Newly enslaved African-born women often waited two or three years before taking a husband (Kulikoff 1986). These personal preferences impeded formation of families.
Some families were polygamous, a sanctioned form of marriage in West Africa. Fictive kin families were formed of children sold onto a plantation community or left behind when their parents were sold or sent off to work in a far quarter of the plantation. Many enslaved people also participated in “abroad marriages,” that is they were married to someone on another plantation or in another city. (Chambers 1996:121).
From 1736 to the end of the colonial period, kinship ties increasingly figured into enslaved people’s decisions to run away, where they would run and with whom they would flee slavery. People ran away to their kin in other parts of the Chesapeake. The texts of some newspaper advertisements for runaways support the contention that knowledge Africans gained through travel must have been communicated throughout the African community and used to facilitate running away to distant places. In September 1776, James Scott, Jr. who lived in Fauquier County, Virginia, advertised in the Virginia Gazette for a woman named Winney who in the past, as a runaway, traveled as far as “Maryland, near Port Tobacco, where she passed for a free woman, and hired herself in that neighbourhood [sic] several months.”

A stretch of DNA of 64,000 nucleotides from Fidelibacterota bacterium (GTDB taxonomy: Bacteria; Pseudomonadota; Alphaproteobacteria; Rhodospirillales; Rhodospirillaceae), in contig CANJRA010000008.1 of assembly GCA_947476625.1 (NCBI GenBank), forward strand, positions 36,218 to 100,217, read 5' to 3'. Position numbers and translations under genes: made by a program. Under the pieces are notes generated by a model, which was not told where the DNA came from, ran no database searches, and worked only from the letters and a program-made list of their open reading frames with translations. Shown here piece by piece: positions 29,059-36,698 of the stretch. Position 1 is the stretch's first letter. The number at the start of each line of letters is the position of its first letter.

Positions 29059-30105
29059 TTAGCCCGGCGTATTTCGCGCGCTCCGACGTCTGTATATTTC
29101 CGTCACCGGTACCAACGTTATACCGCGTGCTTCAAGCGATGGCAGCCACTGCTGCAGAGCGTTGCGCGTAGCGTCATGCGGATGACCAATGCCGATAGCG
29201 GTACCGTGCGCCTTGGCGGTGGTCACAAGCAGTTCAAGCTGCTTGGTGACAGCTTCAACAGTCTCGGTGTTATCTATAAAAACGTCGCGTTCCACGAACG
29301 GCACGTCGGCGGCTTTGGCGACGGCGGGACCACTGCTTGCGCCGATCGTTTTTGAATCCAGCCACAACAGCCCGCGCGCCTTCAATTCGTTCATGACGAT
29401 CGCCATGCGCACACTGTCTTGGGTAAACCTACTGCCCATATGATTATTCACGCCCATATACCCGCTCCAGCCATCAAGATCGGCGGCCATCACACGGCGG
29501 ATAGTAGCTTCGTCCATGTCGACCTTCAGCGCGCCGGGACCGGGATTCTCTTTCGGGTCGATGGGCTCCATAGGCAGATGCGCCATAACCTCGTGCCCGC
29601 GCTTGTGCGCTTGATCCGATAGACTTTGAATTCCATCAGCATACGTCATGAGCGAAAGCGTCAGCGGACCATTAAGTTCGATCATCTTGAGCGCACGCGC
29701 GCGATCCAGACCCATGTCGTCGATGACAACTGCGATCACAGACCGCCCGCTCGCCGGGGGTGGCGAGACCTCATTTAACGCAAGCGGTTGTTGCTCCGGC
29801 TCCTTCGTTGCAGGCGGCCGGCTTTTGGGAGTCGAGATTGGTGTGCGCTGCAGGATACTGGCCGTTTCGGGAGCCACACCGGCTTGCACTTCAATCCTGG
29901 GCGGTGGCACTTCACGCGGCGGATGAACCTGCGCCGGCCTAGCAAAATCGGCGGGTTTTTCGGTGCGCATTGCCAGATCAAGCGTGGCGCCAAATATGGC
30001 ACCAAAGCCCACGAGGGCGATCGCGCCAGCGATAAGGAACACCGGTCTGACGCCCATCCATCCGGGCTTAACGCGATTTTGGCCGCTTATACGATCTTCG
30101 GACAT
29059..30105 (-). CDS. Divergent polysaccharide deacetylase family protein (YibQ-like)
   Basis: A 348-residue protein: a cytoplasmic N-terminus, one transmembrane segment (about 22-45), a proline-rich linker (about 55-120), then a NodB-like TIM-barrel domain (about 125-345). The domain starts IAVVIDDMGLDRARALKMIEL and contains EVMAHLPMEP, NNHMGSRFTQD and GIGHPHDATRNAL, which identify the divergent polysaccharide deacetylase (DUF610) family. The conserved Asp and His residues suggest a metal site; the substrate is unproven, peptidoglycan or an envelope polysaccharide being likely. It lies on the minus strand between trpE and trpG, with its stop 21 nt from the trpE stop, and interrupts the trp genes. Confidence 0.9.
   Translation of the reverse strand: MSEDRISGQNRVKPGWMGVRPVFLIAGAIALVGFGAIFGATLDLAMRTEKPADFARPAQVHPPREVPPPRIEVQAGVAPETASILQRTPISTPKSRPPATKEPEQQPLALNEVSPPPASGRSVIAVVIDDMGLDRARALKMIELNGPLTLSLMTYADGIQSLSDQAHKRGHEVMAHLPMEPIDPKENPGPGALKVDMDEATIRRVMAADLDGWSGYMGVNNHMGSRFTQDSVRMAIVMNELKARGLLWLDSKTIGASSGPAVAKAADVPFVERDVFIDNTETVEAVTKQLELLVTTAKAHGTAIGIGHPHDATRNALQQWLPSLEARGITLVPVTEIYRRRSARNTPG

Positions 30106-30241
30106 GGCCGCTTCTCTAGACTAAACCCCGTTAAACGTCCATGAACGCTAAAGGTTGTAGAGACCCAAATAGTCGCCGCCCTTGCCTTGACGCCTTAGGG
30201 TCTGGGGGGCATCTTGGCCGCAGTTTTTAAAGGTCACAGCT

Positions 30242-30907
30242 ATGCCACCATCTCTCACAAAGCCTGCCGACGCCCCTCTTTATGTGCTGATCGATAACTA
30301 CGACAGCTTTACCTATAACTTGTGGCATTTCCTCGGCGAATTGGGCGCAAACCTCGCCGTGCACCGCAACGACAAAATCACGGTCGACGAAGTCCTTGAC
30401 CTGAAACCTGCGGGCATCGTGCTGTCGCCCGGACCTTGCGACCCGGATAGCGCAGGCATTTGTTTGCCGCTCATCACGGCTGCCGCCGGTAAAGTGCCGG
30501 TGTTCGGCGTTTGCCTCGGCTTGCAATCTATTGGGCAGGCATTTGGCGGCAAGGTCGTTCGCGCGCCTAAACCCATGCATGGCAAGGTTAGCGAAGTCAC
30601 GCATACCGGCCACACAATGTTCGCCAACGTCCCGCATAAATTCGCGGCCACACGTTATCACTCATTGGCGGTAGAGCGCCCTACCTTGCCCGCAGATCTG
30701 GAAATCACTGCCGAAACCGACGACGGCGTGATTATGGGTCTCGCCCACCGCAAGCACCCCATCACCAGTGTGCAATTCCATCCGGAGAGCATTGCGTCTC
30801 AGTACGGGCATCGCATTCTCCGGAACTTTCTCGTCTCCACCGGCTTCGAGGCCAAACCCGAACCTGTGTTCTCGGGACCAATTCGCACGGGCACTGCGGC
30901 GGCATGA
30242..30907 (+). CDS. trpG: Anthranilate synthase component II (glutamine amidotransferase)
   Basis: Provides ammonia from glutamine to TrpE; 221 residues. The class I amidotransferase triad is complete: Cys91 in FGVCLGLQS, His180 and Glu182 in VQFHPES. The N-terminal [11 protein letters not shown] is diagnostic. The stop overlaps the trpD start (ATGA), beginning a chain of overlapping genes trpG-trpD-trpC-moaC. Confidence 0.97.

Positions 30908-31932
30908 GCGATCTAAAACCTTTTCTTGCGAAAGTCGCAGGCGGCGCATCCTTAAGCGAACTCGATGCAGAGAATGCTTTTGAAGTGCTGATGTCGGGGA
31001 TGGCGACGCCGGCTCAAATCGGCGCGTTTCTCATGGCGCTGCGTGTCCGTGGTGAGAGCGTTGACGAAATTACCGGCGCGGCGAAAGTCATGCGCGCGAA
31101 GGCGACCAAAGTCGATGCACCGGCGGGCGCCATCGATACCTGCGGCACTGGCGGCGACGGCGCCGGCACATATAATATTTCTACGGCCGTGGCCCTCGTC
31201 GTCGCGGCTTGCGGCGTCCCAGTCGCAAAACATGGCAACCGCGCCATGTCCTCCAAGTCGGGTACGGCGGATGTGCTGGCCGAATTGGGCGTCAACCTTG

By the end of the eighteenth century, the Chesapeake landscape was a network of large and small plantations. Although many planters on Maryland’s western shore still held fewer than a dozen enslaved people, as the colonial period came to a close, African American family and kin-based social networks spread across several counties. (3)